In­duc­ing older moth­ers could save ba­bies

The Daily Telegraph - - News - By Sarah Knap­ton

THE lives of hun­dreds of ba­bies could be saved if first­time moth­ers over 35 were in­duced at their due date, a new study has found.

Cur­rently around 26 ba­bies in ev­ery 10,000 born to first-time older women will die from still­birth or within the first seven days of life.

But re­search by the London School of Hy­giene and Trop­i­cal Medicine and Cam­bridge Univer­sity sug­gests that could be re­duced to eight deaths in 10,000 if women are in­duced at 40 weeks.

The Royal Col­lege of Ob­ste­tri­cians and Gy­nae­col­o­gists said the study was im­por­tant be­cause the age of women giv­ing birth is in­creas­ing. Around 20 per cent of Bri­tish ba­bies are born to women aged 35 or above, ac­count­ing for around 140,000 births an­nu­ally, 40,000 of those to first-time moth­ers.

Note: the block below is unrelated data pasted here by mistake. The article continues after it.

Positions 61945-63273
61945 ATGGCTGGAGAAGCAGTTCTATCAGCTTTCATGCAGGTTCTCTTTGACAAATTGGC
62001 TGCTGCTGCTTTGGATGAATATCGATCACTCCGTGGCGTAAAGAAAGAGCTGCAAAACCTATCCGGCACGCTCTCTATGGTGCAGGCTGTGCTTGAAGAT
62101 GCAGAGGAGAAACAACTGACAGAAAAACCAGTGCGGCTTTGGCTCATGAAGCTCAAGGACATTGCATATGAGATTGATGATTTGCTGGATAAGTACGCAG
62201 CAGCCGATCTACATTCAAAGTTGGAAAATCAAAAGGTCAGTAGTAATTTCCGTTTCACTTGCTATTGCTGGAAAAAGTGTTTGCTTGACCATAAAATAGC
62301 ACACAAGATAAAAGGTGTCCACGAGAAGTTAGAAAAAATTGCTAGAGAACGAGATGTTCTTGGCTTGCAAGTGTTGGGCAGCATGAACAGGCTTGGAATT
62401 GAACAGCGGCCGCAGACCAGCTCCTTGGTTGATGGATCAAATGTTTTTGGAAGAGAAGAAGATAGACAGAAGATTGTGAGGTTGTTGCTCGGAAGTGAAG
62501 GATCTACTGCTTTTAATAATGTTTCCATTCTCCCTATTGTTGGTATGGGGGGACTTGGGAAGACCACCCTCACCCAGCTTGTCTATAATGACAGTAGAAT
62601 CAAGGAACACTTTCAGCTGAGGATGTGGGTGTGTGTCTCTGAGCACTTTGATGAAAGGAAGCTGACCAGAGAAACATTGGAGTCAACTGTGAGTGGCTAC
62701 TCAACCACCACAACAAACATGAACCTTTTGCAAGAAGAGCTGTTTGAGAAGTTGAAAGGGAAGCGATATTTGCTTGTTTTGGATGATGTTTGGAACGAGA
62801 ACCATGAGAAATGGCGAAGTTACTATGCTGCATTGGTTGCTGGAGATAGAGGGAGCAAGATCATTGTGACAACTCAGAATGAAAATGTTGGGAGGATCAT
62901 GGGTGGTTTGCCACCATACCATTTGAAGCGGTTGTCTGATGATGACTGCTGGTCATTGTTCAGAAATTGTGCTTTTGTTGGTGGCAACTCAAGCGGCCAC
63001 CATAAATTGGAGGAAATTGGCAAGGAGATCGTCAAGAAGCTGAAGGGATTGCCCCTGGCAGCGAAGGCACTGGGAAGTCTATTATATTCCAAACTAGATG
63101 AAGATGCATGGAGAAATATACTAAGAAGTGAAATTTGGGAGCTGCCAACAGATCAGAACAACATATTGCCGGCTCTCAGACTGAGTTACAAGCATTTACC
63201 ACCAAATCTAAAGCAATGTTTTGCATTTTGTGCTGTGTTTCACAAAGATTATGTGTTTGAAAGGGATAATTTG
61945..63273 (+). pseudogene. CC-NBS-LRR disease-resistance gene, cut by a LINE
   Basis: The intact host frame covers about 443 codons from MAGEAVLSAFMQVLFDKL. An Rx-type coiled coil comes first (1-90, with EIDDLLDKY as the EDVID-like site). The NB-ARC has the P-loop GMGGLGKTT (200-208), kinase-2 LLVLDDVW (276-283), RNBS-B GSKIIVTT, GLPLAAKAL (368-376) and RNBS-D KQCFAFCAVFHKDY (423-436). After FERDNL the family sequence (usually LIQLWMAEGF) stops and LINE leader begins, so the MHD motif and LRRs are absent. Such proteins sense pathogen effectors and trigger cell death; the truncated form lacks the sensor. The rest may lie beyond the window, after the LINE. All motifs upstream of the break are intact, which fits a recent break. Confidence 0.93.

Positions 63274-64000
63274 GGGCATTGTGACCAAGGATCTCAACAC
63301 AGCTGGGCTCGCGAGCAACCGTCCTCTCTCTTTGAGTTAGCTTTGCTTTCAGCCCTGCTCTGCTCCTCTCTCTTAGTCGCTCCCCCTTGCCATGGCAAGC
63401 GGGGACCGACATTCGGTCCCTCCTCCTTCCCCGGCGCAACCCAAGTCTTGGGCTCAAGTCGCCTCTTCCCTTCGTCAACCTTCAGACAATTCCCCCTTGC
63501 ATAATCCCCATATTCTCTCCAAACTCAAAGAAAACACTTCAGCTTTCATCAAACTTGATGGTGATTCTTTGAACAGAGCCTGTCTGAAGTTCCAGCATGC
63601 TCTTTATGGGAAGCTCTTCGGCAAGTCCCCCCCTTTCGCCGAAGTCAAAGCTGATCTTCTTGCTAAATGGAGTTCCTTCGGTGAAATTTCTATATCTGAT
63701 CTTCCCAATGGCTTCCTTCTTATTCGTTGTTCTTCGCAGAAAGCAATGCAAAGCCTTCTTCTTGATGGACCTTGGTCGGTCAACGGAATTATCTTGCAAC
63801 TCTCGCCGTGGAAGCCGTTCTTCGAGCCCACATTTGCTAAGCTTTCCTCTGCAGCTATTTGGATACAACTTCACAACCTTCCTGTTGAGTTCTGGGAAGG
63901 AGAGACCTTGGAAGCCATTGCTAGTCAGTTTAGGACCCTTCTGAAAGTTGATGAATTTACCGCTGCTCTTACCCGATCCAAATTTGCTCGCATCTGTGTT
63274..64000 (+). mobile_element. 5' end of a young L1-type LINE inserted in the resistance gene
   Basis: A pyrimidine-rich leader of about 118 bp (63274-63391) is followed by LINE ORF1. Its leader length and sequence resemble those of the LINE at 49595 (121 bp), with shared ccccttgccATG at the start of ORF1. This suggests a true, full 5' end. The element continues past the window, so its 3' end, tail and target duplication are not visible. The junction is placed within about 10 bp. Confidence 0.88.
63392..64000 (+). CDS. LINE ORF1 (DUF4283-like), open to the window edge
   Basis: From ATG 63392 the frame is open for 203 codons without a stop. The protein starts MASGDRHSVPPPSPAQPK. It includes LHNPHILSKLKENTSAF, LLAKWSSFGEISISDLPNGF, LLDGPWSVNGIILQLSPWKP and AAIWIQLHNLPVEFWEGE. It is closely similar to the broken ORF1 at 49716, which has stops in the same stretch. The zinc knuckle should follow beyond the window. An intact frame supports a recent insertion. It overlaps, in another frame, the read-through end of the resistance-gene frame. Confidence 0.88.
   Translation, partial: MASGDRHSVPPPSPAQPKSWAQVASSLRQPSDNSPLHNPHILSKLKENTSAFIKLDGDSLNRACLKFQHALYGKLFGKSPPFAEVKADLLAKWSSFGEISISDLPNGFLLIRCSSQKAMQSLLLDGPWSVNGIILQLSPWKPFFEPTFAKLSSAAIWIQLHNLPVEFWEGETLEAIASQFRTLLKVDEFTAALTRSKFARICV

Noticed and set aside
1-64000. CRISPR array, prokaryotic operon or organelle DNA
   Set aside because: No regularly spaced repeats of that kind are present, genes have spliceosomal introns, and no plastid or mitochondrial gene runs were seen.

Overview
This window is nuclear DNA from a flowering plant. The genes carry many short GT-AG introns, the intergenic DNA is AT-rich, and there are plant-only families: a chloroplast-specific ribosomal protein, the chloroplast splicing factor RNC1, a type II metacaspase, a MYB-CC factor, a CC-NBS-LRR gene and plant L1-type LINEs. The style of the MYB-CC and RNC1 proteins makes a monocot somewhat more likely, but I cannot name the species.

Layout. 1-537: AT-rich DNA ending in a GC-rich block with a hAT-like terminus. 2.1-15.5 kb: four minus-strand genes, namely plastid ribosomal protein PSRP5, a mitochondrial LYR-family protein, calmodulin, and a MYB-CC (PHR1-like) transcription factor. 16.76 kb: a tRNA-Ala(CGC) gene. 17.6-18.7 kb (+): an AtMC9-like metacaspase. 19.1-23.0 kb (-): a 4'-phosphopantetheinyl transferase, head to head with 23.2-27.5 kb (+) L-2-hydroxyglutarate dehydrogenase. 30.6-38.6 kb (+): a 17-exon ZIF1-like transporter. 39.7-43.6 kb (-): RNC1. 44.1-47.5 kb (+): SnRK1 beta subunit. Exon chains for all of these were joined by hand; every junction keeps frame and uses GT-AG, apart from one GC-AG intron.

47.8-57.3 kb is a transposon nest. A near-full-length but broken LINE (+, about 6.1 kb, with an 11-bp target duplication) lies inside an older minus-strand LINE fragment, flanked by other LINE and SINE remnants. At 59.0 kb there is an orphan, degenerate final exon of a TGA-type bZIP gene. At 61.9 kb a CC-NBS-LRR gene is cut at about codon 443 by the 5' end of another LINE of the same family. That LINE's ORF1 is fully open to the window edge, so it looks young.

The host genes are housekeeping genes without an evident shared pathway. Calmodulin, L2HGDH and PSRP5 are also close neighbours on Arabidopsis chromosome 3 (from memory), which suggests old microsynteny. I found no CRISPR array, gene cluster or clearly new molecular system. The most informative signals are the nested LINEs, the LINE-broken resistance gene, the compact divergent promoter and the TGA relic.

Prof Gor­don Smith, se­nior au­thor and head of the depart­ment of ob­stet­rics and gy­nae­col­ogy at Cam­bridge Univer­sity, said: “Our best es­ti­mate is that one still­birth would be pre­vented for ev­ery 562 in­duc­tions of labour.”

The group’s re­search was pub­lished in the jour­nal PLOS One.

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